Vitiligo clinical experts discuss the role of maintenance therapy in preventing recurrence of vitiligo.
Brett King, MD: Let's think about maintenance therapy. We talked about treatment of acute rapidly evolving disease. We talked about treatment of a stable disease and making that better. Now we have a patient that is better or has reached a plateau in their repigmentation. Now, how are we going to think about maintenance therapy in these patients? Are we going to suggest that they, again, if they're doing phototherapy, are we going to continue that infrequently? Are we going to have patients continue to apply topical Calcineurin inhibitors to areas of repigmentation perhaps on a decreased frequency? What do you all think about this? How do you counsel your patients starting with you Amit?
Amit Pandya, MD: I agree with David. That one study out of France, which showed that once your vitiligo lesion is gone, it tends to come back in the same spot later. One way that you can prevent the vitiligo from coming back again is to apply, for example, tacrolimus twice a week, and probably corticosteroids would work in the same way, twice a week show was shown to reduce the frequency of recurrence in the same area. You can do the same in areas that are not completely repigmented, but you reached a plateau. And at this point, you can also apply it perhaps twice a week to keep it from getting worse. When it comes to phototherapy, there haven't been good studies in looking at maintenance. However, we did assemble the consensus of approximately 15 to 20 centers across the world. And we published this a few years ago, which are called the consensus guidelines for phototherapy for vitiligo. And what we recommend is once the patient has hit a plateau to reduce phototherapy from 3 times a week, to twice a week for 1 month and see if the vitiligo comes back, if it doesn't, we reduce it to once a week for a month and see if it comes back. If it doesn't, we reduce it to once every other week for 2 months and see if it comes back. If it doesn't come back, then we stop. And the reason we don't go to every 3 weeks or every 4 weeks is because the skin doesn't have a memory beyond 2 weeks of the previous UVB treatment. I don't see a point in treating patients every 3 weeks or every 4 weeks. Now, as Heather mentioned earlier, there's such a burden of phototherapy that home phototherapy, is an ideal option. It's been shown to be just as safe. and just as efficacious as in-office phototherapy, I have over 600 patients with home phototherapy, and this is something that helps them to do maintenance phototherapy, and it helps them restart treatment when they notice a new lesion which can happen in many patients. I believe that about 60 to 70% of patients will have a new lesion if they stop therapy completely at some point, within the next few years after stopping.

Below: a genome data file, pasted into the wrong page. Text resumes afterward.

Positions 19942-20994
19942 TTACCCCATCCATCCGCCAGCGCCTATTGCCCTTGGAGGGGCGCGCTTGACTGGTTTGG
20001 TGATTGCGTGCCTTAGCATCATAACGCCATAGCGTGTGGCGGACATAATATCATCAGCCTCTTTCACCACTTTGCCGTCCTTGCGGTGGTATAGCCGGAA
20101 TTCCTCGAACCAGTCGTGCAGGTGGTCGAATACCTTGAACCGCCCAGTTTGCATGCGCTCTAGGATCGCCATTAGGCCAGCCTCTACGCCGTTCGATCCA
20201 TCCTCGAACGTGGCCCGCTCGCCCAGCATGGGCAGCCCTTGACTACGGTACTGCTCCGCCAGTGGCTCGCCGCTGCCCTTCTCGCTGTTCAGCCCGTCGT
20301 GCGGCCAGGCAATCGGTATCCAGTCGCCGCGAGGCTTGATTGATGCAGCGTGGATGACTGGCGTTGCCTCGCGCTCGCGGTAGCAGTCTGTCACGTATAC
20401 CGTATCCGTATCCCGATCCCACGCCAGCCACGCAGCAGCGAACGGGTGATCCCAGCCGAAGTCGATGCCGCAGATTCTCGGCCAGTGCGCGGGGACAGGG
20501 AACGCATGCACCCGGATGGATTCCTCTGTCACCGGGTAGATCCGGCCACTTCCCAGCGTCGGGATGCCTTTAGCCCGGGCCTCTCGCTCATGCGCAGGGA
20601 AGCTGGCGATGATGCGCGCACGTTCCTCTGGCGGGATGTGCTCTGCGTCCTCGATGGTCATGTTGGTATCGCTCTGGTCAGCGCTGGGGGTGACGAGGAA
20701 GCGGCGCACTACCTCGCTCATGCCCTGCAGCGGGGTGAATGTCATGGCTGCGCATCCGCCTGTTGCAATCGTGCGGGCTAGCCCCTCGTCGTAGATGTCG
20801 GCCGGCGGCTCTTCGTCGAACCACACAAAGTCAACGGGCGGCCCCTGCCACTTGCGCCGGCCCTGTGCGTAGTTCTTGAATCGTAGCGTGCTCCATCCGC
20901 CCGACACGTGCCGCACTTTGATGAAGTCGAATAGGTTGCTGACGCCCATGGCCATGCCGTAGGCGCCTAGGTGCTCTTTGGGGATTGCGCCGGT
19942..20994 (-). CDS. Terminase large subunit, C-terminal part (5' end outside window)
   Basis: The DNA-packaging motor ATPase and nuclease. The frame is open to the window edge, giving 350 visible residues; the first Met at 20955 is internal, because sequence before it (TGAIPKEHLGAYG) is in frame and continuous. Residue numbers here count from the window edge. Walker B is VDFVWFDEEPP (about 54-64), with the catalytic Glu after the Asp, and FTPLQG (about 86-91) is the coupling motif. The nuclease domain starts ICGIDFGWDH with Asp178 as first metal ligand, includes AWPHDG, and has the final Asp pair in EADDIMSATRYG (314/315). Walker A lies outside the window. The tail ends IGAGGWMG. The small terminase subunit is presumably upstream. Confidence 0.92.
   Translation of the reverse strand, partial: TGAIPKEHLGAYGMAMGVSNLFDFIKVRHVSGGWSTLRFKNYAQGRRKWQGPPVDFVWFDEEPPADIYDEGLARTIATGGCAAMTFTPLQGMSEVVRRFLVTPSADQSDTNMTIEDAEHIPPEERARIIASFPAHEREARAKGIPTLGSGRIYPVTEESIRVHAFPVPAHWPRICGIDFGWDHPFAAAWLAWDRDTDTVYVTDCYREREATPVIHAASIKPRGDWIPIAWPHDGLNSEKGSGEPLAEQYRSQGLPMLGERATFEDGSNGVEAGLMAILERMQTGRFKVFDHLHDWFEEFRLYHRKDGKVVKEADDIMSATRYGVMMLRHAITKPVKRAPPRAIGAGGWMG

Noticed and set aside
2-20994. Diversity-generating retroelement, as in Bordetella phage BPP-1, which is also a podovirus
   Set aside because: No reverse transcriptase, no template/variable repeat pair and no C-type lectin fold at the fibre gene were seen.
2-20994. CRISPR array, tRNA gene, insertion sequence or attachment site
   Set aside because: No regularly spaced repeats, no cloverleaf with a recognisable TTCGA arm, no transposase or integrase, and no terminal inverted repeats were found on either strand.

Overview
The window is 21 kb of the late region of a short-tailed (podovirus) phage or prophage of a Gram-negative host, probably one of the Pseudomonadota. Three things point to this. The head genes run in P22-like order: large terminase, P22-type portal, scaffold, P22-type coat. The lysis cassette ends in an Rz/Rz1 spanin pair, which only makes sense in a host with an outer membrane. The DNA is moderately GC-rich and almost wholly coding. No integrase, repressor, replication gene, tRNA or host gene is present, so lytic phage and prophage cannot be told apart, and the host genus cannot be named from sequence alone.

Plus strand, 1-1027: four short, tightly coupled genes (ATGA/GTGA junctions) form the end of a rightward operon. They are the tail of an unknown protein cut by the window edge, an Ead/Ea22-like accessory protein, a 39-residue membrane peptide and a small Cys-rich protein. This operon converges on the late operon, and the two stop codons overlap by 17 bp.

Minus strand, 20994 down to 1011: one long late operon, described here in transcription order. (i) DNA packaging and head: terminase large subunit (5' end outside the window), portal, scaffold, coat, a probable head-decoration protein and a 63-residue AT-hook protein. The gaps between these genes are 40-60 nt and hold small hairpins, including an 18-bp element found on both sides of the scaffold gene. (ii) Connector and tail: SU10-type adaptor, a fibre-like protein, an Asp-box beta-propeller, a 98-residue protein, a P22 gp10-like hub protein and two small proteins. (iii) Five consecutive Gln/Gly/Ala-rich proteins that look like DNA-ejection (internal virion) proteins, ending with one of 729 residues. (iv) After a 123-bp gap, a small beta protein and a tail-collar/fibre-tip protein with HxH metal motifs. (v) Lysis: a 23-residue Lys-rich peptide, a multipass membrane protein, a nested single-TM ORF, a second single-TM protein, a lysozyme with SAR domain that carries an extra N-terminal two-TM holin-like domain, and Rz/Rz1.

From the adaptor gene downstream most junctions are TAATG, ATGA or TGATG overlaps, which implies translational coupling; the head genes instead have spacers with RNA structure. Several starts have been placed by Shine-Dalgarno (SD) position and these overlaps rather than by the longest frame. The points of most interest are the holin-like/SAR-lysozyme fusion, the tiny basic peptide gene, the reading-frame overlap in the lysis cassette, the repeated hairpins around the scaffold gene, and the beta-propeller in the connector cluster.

Brett King, MD: David, what do you tell patients about maintenance?
David Rosmarin, MD: Like Amit, I will also offer the option of tacrolimus twice a week. If patients prefer to use topical corticosteroids will just counsel about them being careful about corticosteroid atrophy, and there's not quite the same amount of data, but it likely works. I also will do phototherapy for patients at a lower frequency oftentimes at around, once a week, for patients. And again, there's some flexibility there depending on the patient and how they're doing, and there's an art there for, if a patient starts to do worse, you can always increase the frequency if they're not doing as well. If they are doing really well, then you can also try to stop it and see if they'll maintain that response.
Transcript Edited for Clarity